Steady State-Evoked Potentials of Subjective Beat Perception in Musical Rhythms

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Synchronization of movement to music is a seemingly universal human capacity that depends on sustained beat perception. Previous research has suggested that listener's conscious perception of the musical structure (e.g., beat and meter) might be reflected in neural responses that follow the frequency of the beat. However, the extent to which these neural responses directly reflect concurrent, listener-reported perception of musical beat versus stimulus-driven activity is understudied. We investigated whether steady state-evoked potentials (SSEPs), measured using electroencephalography (EEG), reflect conscious perception of beat by holding the stimulus constant while contextually manipulating listeners' perception and measuring perceptual responses on every trial. Listeners with minimal music training heard a musical excerpt that strongly supported one of two beat patterns (context phase), followed by a rhythm consistent with either beat pattern (ambiguous phase). During the final phase, listeners indicated whether or not a superimposed drum matched the perceived beat (probe phase). Participants were more likely to indicate that the probe matched the music when that probe matched the original context, suggesting an ability to maintain the beat percept through the ambiguous phase. Likewise, we observed that the spectral amplitude during the ambiguous phase was higher at frequencies that matched the beat of the preceding context. Exploratory analyses investigated whether EEG amplitude at the beat-related SSEPs (steady state-evoked potentials) predicted performance on the beat induction task on a single-trial basis, but were inconclusive. Our findings substantiate the claim that auditory SSEPs reflect conscious perception of musical beat and not just stimulus features.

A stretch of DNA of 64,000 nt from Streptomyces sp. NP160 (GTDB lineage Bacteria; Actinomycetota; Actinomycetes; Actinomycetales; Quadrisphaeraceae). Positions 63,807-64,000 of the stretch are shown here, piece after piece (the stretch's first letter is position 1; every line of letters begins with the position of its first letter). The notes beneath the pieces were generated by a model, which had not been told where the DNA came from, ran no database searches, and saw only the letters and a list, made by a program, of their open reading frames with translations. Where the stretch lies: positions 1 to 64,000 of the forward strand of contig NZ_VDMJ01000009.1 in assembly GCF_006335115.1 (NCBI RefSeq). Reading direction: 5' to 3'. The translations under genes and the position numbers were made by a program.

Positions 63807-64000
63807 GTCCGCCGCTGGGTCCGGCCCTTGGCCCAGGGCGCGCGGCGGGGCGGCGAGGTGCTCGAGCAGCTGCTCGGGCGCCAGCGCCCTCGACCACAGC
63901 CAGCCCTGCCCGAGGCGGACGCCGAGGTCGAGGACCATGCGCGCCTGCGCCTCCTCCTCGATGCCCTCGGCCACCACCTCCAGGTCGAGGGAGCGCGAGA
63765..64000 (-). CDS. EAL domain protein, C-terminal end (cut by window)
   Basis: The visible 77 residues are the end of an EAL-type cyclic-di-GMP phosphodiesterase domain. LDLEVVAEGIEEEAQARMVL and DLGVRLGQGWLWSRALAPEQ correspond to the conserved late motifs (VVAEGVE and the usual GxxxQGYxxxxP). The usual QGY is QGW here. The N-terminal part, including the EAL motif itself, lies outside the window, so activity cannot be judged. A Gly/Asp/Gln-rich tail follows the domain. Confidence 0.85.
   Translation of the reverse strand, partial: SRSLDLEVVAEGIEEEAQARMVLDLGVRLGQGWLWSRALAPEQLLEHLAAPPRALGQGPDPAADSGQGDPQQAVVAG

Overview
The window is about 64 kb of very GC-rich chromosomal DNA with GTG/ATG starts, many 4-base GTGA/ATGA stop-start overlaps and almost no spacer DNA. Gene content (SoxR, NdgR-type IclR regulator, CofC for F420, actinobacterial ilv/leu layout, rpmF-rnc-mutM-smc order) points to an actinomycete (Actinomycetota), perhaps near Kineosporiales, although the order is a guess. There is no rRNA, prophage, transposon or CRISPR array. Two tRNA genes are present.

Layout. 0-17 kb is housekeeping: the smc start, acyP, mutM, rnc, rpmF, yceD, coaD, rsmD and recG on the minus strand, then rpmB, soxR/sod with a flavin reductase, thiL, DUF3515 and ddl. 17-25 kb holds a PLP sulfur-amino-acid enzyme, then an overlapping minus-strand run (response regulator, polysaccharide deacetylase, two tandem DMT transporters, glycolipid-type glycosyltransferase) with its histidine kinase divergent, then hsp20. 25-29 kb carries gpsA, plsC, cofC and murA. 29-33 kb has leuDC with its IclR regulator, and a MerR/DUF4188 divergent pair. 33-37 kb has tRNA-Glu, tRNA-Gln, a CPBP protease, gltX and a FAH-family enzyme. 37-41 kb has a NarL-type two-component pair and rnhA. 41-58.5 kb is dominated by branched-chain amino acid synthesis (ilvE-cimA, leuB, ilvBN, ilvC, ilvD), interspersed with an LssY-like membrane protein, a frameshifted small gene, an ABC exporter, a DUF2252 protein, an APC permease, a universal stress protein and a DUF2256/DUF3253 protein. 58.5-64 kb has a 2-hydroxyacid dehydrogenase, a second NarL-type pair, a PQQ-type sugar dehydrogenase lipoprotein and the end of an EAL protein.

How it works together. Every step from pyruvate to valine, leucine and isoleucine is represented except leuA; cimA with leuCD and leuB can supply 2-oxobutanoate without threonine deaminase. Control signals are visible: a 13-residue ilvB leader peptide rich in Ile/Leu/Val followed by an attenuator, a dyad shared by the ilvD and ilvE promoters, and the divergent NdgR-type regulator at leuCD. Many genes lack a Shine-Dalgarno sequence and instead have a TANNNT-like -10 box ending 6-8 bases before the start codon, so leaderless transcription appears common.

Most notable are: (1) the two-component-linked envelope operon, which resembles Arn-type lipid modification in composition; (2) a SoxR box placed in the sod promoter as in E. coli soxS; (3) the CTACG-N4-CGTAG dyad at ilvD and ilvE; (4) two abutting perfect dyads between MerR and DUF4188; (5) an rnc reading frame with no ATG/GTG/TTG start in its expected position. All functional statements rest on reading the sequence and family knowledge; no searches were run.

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Musical meter and rhythm


Music | Psychology

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